"(B) a record of such an impairment; or  


"(C) being regarded as having such an impairment." 42 U.S.C. sec. 12102(2).

Regulatory Definitions

When originally passed, the ADA did not define "physical or mental impairment," "substantially limits," or "major life activities."  These terms were subsequently defined in federal regulations promulgated by the EEOC to include: 



"physical or mental impairment" - among other things, "Any physiological disorder" or "condition" affecting "speech organs," or "any mental or psychological disorder" such as "organic brain syndrome, emotional or mental illness, and specific learning disabilities'' [29 C.F.R. sec. 1630.2(h)(1-2)].


"major life activities" - among other thing, "functions such as . . . speaking" [29 C.F.R. sec. 1630.2(I)].

Is Stuttering Covered as a Disability?

Stuttering arguably fulfilled the definition of a "physiological disorder" or "condition" that affects the "speech organs" and that limits an individual's ability to participate in the "major life activity" of "speaking."

However, in order to come under definition (A), the individual had to prove that his stuttering was a "substantial" impairment.  This had to be decided on a case-by-case basis.  While severe stuttering might be considered a substantial impairment, mild stuttering probably would not.

Stuttering in the Federal Courts

The question of whether PWS are entitled to legal protection has been argued in the courts.

A case used against PWS was Detko v. Blimpies Restaurant, 924 F.Supp. 555 (S.D.N.Y. 1996).  However, the Court did not  hold that stuttering could not qualify as a disability under the ADA.  The Court dismissed plaintiff's complaint because he simply alleged that he "stutters," without pleading additional facts to show that his stuttering came under one of the statutory definitions of "disability" set forth in the ADA.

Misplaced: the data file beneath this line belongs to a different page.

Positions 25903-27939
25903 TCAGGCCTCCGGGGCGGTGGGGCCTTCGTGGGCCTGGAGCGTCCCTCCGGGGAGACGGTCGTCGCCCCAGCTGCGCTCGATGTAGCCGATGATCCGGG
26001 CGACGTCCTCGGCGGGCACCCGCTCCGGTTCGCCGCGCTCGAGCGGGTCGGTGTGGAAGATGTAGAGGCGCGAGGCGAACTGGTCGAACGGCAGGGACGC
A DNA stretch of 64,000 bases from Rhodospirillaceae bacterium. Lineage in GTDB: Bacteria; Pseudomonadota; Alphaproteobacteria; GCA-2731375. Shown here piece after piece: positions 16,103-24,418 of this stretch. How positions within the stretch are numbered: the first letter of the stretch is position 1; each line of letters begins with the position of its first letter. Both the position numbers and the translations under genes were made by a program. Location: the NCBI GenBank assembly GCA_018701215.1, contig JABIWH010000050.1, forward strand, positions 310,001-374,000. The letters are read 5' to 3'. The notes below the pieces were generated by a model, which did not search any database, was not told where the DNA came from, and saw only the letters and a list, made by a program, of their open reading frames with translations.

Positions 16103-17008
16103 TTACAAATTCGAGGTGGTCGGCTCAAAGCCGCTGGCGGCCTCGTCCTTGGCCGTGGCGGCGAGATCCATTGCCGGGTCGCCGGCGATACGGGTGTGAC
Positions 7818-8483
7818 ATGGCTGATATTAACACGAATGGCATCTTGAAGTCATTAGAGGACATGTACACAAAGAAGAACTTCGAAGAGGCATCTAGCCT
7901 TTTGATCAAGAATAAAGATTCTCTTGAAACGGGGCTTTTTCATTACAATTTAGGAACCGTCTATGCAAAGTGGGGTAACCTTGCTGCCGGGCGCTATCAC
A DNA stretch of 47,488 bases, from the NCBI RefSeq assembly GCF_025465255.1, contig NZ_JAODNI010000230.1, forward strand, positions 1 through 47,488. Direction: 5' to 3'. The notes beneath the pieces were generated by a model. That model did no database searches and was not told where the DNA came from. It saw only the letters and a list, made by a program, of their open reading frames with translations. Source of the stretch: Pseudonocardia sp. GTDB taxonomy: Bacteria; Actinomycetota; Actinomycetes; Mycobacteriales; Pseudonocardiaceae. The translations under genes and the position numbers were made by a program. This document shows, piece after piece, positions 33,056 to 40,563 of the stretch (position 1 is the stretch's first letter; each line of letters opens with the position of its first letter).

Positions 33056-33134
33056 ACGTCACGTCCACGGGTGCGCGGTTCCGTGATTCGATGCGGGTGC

Other cases were dismissed because plaintiffs failed to show that their own stuttering was a "substantial" impairment or that they were qualified for the jobs in question, or on technicalities.  These decisions did not rule out the possibility of stuttering discrimination cases in general.

A number of stuttering discrimination cases were successfully settled before trial, but these were not legal precedent because they did not result in published judicial opinions.

Andreson v. Fuddruckers, Inc., Civil Action No. 03-3294, 2004 WL 2931346 (D. Minn., Dec. 14, 2004), specifically held that stuttering could qualify as a disability under the ADA.

A restaurant worker filed an employment discrimination suit under the ADA, claiming that she had been fired because of her severe stuttering.  The employer moved for dismissal on the grounds that she was not "disabled" within the meaning of the ADA.  The Court denied employer's motion, holding that the employee could proceed with her claim based on stuttering.